I spent some time pottering around, breathing in the air and feeling the burgeoning life of the hills, trying to get some comfort from greater perspectives of time and space than the house, the television and even the internet can afford. It worked, as usual, though there has been more to overcome since the March disasters. I mean, the net is great and all, and during the hours we spend in thrall to it it certainly feels significant, like right now,  but in the end we are just sitting there alone in front of some glowing metal and plastic, aren't we? Current company excepted of course - I am really here, talking to you now, you aren't alone in a darkened room, your face lit from beneath by your screen. Isn't there a hill you could be going up? That seems more real. The Romantic narrative about it has got a bit of a longer history anyway, and I am buying into it, big time. It is cheaper to buy into than a laptop, that's for sure. Wordsworth wouldn't have written half so much or walked half as far on the fells if he'd had the internet.

Looking west towards Asaksa-dake. Definitley real in a romantic kind of way

I wandered lonely as a blogger, until at length it was time to descend the ridge again, being a little more alert for wildlife this time, and better able to see where I had mistaken the path on the way up. Below, the cerulean blue roofs of Yokota surrounded the wonderful primary school, where I have run art and songwriting sessions in the course of teaching English. It has a special atmosphere amongst the children and staff - that Okuaizu magic, and is in an idylic position, full of light and life. What a tragedy that it is at risk of closing due to falling numbers. I mean, look at it for goodness sake!

Yokota school and village in it's majestic setting

Thursday, 5 May 2011

And still they came

It takes more than mere disaster to keep Arai racing club away from Aizu.

Many people have cancelled their bookings for this area, and businesses in Oku Aizu are really struggling by association with the rest of Fukushimna, even though levels here are relatively low, similar to natural background radiation in many parts of the world. I wondered therefore, whether Arai racing club would make one of their regular trips up from Saitama this Golden Week. They could be forgiven for staying at home.

Four of them came anyway. Hoshi-san (giving the thumbs up above) said that he sees this as a safe zone, and anyway, he doesn't like to necessarily do what everyone else does. "I do things at my pace," he said. He recently suffered a bereavement - he crashed his lovely new full carbon Giant in a tragic blossom-gazing incident and snapped the frame. Ouch, expensive. Get a steel bike. Now he is working overtime to save up for a replacement.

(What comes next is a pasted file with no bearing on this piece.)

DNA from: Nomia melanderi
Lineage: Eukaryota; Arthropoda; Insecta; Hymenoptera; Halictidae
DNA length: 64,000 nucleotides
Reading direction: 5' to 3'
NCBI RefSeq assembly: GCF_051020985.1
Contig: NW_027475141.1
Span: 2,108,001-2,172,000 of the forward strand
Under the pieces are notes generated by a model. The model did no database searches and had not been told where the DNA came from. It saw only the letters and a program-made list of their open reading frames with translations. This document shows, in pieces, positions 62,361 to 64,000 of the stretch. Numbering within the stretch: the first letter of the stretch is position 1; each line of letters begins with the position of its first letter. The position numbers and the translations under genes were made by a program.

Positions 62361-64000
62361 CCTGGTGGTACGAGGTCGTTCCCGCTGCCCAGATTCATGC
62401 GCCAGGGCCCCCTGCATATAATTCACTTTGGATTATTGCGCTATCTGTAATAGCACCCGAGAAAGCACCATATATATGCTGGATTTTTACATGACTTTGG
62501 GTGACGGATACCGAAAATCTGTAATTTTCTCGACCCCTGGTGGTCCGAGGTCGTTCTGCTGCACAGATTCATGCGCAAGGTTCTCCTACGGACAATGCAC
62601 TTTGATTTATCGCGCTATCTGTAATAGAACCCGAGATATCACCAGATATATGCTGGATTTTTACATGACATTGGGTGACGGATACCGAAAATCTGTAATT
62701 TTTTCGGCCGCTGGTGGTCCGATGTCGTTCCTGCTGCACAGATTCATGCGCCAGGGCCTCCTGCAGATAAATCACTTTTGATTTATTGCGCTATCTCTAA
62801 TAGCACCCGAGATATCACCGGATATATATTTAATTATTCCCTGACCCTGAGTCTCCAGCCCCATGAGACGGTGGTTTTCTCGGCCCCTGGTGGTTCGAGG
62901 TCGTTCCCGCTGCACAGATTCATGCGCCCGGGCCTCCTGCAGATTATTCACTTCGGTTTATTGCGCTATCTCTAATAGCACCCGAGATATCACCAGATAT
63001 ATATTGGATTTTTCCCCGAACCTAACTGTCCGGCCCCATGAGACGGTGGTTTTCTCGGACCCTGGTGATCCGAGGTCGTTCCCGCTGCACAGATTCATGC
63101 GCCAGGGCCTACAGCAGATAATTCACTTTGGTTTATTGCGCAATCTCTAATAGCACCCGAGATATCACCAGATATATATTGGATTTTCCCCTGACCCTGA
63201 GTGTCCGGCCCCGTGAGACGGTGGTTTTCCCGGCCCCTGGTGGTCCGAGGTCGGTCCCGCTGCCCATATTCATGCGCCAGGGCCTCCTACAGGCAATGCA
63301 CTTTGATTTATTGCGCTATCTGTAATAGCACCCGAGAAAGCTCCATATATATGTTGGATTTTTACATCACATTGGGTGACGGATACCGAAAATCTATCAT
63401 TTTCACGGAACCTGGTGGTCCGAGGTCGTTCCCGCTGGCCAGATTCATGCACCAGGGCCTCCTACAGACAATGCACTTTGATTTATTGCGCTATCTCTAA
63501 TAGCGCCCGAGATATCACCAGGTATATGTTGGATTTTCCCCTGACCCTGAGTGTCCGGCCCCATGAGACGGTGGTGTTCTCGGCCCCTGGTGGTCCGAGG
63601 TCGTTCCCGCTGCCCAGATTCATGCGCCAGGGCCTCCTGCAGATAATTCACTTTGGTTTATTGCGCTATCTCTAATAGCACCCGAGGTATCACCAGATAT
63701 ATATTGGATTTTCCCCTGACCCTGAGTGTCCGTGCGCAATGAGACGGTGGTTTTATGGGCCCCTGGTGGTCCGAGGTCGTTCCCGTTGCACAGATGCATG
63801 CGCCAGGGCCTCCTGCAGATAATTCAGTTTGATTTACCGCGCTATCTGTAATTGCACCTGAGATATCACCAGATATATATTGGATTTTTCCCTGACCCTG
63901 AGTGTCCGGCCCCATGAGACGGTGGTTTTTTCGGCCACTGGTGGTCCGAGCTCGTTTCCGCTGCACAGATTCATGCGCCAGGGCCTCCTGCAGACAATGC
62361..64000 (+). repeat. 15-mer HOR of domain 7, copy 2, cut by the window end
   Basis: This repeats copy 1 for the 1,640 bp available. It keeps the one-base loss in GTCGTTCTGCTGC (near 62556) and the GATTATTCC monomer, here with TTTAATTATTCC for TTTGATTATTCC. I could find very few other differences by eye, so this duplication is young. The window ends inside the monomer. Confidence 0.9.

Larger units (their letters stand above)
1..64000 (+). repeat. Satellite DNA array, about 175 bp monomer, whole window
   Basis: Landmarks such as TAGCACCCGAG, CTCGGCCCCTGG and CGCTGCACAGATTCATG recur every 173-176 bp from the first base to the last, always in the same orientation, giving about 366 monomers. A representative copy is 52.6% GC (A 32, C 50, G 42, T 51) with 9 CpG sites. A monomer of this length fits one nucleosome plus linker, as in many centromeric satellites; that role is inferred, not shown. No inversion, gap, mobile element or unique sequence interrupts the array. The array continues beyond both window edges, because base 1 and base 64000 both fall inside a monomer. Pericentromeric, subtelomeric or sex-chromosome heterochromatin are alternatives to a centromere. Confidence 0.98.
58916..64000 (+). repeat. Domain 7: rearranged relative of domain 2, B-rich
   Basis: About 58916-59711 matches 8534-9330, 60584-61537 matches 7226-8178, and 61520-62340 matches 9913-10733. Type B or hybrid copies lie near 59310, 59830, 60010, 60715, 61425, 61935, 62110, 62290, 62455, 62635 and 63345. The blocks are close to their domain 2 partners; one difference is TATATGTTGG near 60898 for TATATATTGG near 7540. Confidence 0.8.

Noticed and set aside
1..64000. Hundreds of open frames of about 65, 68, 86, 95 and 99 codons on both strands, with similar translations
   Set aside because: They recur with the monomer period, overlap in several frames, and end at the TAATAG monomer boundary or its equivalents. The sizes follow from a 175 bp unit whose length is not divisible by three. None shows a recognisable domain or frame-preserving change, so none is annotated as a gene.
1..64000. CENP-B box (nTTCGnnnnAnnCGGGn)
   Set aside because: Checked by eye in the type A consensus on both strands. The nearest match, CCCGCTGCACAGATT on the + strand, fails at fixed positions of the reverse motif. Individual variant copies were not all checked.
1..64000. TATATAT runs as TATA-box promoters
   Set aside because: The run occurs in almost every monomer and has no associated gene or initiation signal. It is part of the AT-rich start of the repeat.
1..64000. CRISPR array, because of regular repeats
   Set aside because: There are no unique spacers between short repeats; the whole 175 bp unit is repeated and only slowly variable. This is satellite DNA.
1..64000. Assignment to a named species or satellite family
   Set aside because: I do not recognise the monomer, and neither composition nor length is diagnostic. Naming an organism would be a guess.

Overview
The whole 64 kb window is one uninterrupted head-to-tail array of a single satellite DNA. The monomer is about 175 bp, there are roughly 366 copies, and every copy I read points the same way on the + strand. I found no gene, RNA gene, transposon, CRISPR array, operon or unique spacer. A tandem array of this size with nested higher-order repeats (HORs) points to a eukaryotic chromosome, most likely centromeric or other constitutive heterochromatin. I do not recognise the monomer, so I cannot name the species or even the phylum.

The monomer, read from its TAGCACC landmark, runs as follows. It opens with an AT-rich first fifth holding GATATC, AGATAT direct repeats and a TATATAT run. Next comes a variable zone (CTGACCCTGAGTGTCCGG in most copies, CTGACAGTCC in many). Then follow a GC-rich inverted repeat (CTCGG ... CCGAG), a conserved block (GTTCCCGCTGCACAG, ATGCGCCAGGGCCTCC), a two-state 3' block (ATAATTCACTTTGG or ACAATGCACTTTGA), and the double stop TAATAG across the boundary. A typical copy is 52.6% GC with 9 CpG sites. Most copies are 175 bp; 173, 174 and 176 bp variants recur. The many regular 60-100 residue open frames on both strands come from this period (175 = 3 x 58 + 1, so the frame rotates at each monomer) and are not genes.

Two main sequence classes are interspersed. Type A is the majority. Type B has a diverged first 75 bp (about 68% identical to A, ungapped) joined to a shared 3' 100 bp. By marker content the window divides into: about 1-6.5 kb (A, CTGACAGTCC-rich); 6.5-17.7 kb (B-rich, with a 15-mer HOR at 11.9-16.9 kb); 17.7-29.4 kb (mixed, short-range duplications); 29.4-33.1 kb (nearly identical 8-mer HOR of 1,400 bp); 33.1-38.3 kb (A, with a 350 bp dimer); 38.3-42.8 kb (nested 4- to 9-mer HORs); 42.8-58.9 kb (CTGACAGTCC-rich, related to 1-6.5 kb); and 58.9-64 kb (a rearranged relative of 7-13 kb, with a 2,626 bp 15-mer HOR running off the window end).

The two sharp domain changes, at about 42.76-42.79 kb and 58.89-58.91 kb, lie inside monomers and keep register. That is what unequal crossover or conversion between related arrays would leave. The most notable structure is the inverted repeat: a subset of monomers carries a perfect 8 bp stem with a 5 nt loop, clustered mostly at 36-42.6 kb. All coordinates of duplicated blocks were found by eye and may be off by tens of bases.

Yoshida-san on 401, Showa-mura

He works in ICT in the middle of Tokyo. Now he is listening to birdsong

Yoshida-san likes his sweet bread...a lot

After a sociable ride up 400 to Showa-mura, and the beautiful snaking slopes up 401 to a pit stop in Minamiaizu, we chain-ganged along 289 to Tadami, where we stopped at the nice little restaurant that does my favourite risotto. It's cheesy, very cheesy, and you can't say that for much food in Japan, delicious though the diet is.

Too classy for a bunch of scruffy sweaty cyclists? Not at all sir.
Ahhh, risotto! Good value at ¥850 for this plus tea or coffee

Hilariously, though the guys were happy to brave a radiation scare, they were horrified by the heavy rain that started falling while we were eating. They always hate rain, and avoid it whenever possible, as they are made out of tissue paper and would obviously melt into a soggy pulp at the merest drop. I had been waiting for this moment, as they were all riding stripped down carbon race style bikes, as is the dodgy fashion. I ride a training bike with mudguards, something that is seen as quaintly old fashioned, but I see as a no-brainer for anyone who wants to ride in comfort in all seasons, especially in the mountains. I laughed. A lot.  I asked them how the road tasted? Were they nice and warm with great splatters of dirty water up their arses? Apparently not. That'll teach 'em. Their enthusiasm and speed was thoroughly dampened, with Hoshi-san in particular frozen to the bone. To be fair, it was 7c, and they are used to Saitama, where it is currently a whopping twenty degrees warmer.

Hoshi-san cooking up a storm

Still, it was nothing that a soak in Nakagawa onsen couldn't put right. Hoshi-san bore me no ill-will despite my churlish dry-posterior-based gloating, and cooked a massive multi-course meal for us all, including vegetarian specialities for me like tofu fritters.  We finished the day satisfyingly bloated and snoozy round Shigemura-san's wood burner.

As is becoming traditional, they refused to ride the next day. I think the club needs a new name: Arai Dry Eating and Onsen Club. It was good to see them though. Although we are not out of the woods yet with the power station, and it doesn't change that, it makes all of us who live in Fukushima feel a whole lot better that people still want to come. Thanks Arai.